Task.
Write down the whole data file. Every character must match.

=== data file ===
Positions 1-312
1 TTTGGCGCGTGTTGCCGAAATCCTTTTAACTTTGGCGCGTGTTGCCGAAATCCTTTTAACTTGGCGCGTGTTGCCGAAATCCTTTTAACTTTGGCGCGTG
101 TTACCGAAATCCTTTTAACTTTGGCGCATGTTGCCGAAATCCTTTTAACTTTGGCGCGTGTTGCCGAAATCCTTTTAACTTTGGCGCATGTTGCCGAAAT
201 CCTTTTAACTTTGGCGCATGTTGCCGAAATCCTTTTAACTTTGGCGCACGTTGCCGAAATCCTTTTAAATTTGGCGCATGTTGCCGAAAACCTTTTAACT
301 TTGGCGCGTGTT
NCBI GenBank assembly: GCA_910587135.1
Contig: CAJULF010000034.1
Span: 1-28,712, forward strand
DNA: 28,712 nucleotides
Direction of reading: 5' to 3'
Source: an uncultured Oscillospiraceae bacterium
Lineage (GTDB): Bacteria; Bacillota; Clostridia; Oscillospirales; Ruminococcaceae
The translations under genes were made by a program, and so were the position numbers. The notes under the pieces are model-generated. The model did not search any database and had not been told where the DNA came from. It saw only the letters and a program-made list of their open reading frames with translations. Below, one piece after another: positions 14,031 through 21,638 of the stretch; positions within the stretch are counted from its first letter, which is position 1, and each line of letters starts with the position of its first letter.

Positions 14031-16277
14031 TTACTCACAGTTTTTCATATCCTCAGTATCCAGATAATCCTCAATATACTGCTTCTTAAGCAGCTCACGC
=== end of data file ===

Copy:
Positions 1-312
1 TTTGGCGCGTGTTGCCGAAATCCTTTTAACTTTGGCGCGTGTTGCCGAAATCCTTTTAACTTGGCGCGTGTTGCCGAAATCCTTTTAACTTTGGCGCGTG
101 TTACCGAAATCCTTTTAACTTTGGCGCATGTTGCCGAAATCCTTTTAACTTTGGCGCGTGTTGCCGAAATCCTTTTAACTTTGGCGCATGTTGCCGAAAT
201 CCTTTTAACTTTGGCGCATGTTGCCGAAATCCTTTTAACTTTGGCGCACGTTGCCGAAATCCTTTTAAATTTGGCGCATGTTGCCGAAAACCTTTTAACT
301 TTGGCGCGTGTT
NCBI GenBank assembly: GCA_910587135.1
Contig: CAJULF010000034.1
Span: 1-28,712, forward strand
DNA: 28,712 nucleotides
Direction of reading: 5' to 3'
Source: an uncultured Oscillospiraceae bacterium
Lineage (GTDB): Bacteria; Bacillota; Clostridia; Oscillospirales; Ruminococcaceae
The translations under genes were made by a program, and so were the position numbers. The notes under the pieces are model-generated. The model did not search any database and had not been told where the DNA came from. It saw only the letters and a program-made list of their open reading frames with translations. Below, one piece after another: positions 14,031 through 21,638 of the stretch; positions within the stretch are counted from its first letter, which is position 1, and each line of letters starts with the position of its first letter.

Positions 14031-16277
14031 TTACTCACAGTTTTTCATATCCTCAGTATCCAGATAATCCTCAATATACTGCTTCTTAAGCAGCTCACGC